Seminar Series on the UN Climate Change Talks in Paris

The Frederick S. Pardee Center for the Study of the Longer-Range Future and The Frederick S. Pardee School of Global Studies recently co-hosted “Prospects for Paris,” a two-seminar series featuring expert panels on the upcoming UN Framework Convention on Climate Change conference to be held this December in Paris.

The first seminar, titled “The Role of the U.S., the EU, and China,” was moderated by Prof. Anthony Janetos (Pardee Center Director), and featured Prof. Henrik Selin (Pardee School of Global Studies) and Prof. Kelly Sims Gallagher (The Fletcher School, Tufts University) and was held at the Pardee Center on October 26, 2015.

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From left: Anthony Janetos, Kelly Sims Gallagher, and Henrik Selin

The seminar focused on the world’s three largest emitters, which cumulatively account for about 45 percent of global greenhouse gas emissions. Prof. Janetos began by outlining the history of international climate change negotiations under the UN Framework Convention on Climate Change (UNFCCC), and the concept of “common but differentiated responsibilities” between developed and developing countries. He explained that the upcoming Paris conference is different than ever before because Intended Nationally Determined Contributions (INDCs) are submitted by all countries, not just developed countries. So far, 156 countries have submitted INDCs, accounting for about 90 percent of global emissions. Still, current implemented policies would lead to a global temperature rise of about 3.6 degrees C above pre-industrial levels by 2100, while implementation of all submitted INDCs would result in an increase of about 2.7 degrees C — easily exceeding the internationally stated target of 2 degrees C.

The United States’ commitment is a 26-28 percent reduction in greenhouse gas emissions below 2005 levels by 2025, which is a slightly less ambitious target than was discussed in 2010. In addition, the U.S. has a stated intention to reach a 20 percent share of non-hydro power renewables by 2030. Prof. Janetos explained that the EPA will set targets individually by states, under the legal authority of the Clean Air Act, but the implementation process remains somewhat unclear.

In Paris, Prof. Janetos believes that the INDCs, themselves, are unlikely to be major sticking points. Financing for climate adaptation measures and technology transfer for cleaner energy development, however, will likely lead to some conflict between developed and developing countries, as the promise to fund $100 billion per year in climate finance by 2020 remains out of reach.

Although the U.S., China, and the EU are the world’s three largest emitters, Prof. Selin explained that the EU is approaching the Paris talks from a very different perspective. While the United States’ and China’s emissions rose 7.7 percent and 236.7 percent, respectively, between 1990 and 2011, the EU’s emissions fell 17.6 percent during the same period. The EU’s goal is a 20 percent reduction in greenhouse gas emissions below 1990 levels by 2020, as well as goals to reach 20 percent renewable energy generation and 20 percent improved energy savings (20-20-20 by 2020), which the EU is on track to meet. Prof. Selin explained that its 40-27-27 goal by 2030, however, is not within reach given the EU’s current policies, nor is its ambitious goal to decarbonize energy systems and cut greenhouse gas emissions by 80-95 percent by 2050. Still, as the EU’s greenhouse gas emissions fell 24 percent between 1990 and 2014, the European economy grew by 46 percent, signaling a real decoupling of climate action and economic growth.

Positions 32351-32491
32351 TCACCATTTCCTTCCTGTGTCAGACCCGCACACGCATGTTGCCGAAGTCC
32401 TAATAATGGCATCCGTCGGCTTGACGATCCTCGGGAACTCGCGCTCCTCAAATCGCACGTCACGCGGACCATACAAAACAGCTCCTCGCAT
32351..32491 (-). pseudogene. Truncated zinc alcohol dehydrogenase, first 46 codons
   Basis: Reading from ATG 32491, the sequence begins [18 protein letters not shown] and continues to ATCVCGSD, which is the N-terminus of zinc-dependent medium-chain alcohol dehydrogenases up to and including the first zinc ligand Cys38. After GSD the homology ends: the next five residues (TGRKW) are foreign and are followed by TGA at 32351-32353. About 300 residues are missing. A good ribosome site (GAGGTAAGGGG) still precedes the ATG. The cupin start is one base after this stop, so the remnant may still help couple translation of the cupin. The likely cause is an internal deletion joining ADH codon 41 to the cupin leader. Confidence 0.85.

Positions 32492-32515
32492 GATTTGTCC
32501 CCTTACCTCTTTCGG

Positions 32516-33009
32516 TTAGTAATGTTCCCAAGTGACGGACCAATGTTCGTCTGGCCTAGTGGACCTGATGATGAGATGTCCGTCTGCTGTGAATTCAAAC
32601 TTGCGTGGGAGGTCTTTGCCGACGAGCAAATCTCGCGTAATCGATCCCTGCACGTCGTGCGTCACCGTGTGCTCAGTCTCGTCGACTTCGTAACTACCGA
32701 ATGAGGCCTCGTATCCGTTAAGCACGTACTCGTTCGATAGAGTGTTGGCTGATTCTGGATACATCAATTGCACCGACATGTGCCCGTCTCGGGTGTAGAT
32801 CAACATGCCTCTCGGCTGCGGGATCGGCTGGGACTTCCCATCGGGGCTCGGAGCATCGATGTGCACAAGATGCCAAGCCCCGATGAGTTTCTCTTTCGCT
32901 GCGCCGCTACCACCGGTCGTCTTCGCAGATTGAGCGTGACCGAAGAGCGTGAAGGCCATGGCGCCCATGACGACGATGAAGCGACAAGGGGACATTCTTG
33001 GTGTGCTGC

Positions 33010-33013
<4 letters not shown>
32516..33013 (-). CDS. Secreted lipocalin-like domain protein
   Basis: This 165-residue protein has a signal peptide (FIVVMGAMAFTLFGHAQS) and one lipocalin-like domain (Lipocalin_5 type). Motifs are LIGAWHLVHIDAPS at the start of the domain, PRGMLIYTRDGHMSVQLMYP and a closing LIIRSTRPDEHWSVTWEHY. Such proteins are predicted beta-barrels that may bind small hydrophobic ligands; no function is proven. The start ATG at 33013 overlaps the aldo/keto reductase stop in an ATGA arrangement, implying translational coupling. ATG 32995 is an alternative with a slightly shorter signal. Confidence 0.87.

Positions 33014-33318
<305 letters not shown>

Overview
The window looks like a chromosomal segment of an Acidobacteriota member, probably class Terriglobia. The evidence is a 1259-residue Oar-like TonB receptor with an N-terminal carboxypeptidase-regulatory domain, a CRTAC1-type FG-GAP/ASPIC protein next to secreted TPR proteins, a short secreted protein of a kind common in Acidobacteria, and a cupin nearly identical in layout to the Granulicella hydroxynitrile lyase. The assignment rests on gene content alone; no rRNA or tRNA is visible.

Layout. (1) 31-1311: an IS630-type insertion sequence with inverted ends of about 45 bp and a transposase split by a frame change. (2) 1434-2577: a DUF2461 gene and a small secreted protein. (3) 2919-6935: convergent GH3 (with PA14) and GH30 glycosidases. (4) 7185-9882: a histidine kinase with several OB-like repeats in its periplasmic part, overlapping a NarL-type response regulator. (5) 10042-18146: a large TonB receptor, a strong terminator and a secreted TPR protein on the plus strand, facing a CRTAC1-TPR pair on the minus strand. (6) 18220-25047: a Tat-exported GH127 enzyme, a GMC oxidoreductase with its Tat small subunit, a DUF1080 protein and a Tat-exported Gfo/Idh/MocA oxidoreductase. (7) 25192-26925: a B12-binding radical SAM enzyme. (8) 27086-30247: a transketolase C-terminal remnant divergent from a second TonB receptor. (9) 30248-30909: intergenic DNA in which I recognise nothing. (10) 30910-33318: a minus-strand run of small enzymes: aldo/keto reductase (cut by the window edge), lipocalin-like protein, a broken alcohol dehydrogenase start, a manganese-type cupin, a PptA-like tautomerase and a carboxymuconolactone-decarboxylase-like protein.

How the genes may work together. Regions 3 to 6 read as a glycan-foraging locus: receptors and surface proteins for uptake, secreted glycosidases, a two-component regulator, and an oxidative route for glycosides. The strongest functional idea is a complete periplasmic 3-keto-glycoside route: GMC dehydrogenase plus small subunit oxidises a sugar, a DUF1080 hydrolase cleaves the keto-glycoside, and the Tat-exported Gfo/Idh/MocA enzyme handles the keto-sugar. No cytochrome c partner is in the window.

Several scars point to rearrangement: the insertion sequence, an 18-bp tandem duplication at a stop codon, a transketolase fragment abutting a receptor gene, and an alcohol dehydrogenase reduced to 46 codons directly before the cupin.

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From left: Ali Tauqeer Sheikh, Adil Najam, and Timmons Roberts

As for the outlook in Paris, the EU prefers a legally-binding agreement to INDCs, and while the EU supports the notion of “common but differentiated responsibilities” it wants strong, meaningful action by all of the major economies.

Prof. Sims Gallagher explained that China has profoundly changed its approach to climate change in the past ten years. The Chinese commitment to provide $3.1 billion in climate financing — the first commitment by a developing country — was a real breakthrough. China also has a stated goal to peak its emissions in 2030, and to achieve a 20 percent target for non-fossil fuel primary energy by 2030. Its formal INDC includes a goal to achieve a 60-65 percent reduction in carbon intensity, in addition to its recently announced national emissions trading system. While hopeful that progress will occur in Paris despite several potential roadblocks, Prof. Sims Gallagher expressed optimism because the U.S.-China bilateral agreement will create a means to continue synchronized progress between the world’s two largest emitters regardless of what happens in Paris.

Watch the full seminar above.

The second seminar, titled “The Role of Developing Countries,” was moderated by Dean Adil Najam (Pardee School of Global Studies), and featured Ali Tauqeer Sheikh (LEAD Pakistan and Climate & Development Knowledge Network) and Prof. Timmons Roberts (Environmental Studies and Sociology, Brown University). It was held at the Frederick S. Pardee School of Global Studies on November 5, 2015. For a summary of this seminar, click here.